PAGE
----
Lizard Buzzard, Kaupifalco monogrammicus

2009 July 10
by David J. Ringer

NAIROBI, KENYA — Standing out on the patio this evening, I was watching sunbirds and bee-eaters when a small hawk zipped in and landed in the neighbor’s tree. I got some marginal photos through the limbs — lucky thing, too, because African raptors confuse the daylights out of me. (Stevenson and Fanshawe’s Birds of East Africa includes over 40 pages on diurnal raptors!)

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This photo captured an important field mark: a pale throat with a dark central streak. That (among other things of course) makes this a Lizard Buzzard, Kaupifalco monogrammicus. The Gabar Goshawk is similarly sized and very similarly patterned, but it lacks this throat pattern and has a proportionally longer, differently marked tail.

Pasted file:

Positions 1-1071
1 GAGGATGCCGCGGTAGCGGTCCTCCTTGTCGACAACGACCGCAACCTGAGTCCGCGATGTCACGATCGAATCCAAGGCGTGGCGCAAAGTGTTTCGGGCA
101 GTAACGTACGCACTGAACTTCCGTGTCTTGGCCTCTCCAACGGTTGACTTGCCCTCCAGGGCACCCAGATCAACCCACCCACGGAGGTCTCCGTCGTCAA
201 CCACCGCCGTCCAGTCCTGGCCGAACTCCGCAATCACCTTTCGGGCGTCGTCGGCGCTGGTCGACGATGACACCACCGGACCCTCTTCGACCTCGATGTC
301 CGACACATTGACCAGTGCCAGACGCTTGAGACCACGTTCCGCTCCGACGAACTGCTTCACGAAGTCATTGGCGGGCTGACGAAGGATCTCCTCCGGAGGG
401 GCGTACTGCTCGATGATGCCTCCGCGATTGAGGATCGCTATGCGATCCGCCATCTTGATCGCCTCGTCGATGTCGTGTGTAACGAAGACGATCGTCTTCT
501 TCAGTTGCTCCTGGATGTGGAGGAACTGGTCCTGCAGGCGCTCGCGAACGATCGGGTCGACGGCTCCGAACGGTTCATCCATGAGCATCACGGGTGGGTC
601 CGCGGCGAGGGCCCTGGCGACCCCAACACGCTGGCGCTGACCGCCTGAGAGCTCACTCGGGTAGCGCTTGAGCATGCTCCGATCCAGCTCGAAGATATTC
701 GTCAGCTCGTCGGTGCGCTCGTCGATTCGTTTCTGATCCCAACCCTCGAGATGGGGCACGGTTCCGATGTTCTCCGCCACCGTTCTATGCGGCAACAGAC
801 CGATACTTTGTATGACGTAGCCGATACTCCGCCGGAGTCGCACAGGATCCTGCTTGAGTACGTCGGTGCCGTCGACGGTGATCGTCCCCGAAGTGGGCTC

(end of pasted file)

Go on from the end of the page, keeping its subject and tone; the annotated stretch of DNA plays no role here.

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The bird sat quietly for several minutes while I admired its snazzy appearance. I thought initially that it looked like an Accipiter species, but the proportions were off. In fact, the Lizard Buzzard is in a genus by itself but does belong to a clade containing the accipiters, the harriers, and a handful of other species including the chanting goshawks. Apparently it hunts reptiles and insects by dropping on them from a perch (more info).

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One Response
  1. July 11, 2009

    Cool! The niche and body shape reminds me a great deal of Laughing Falcon in the neotropics, another lone genus-ed raptor.

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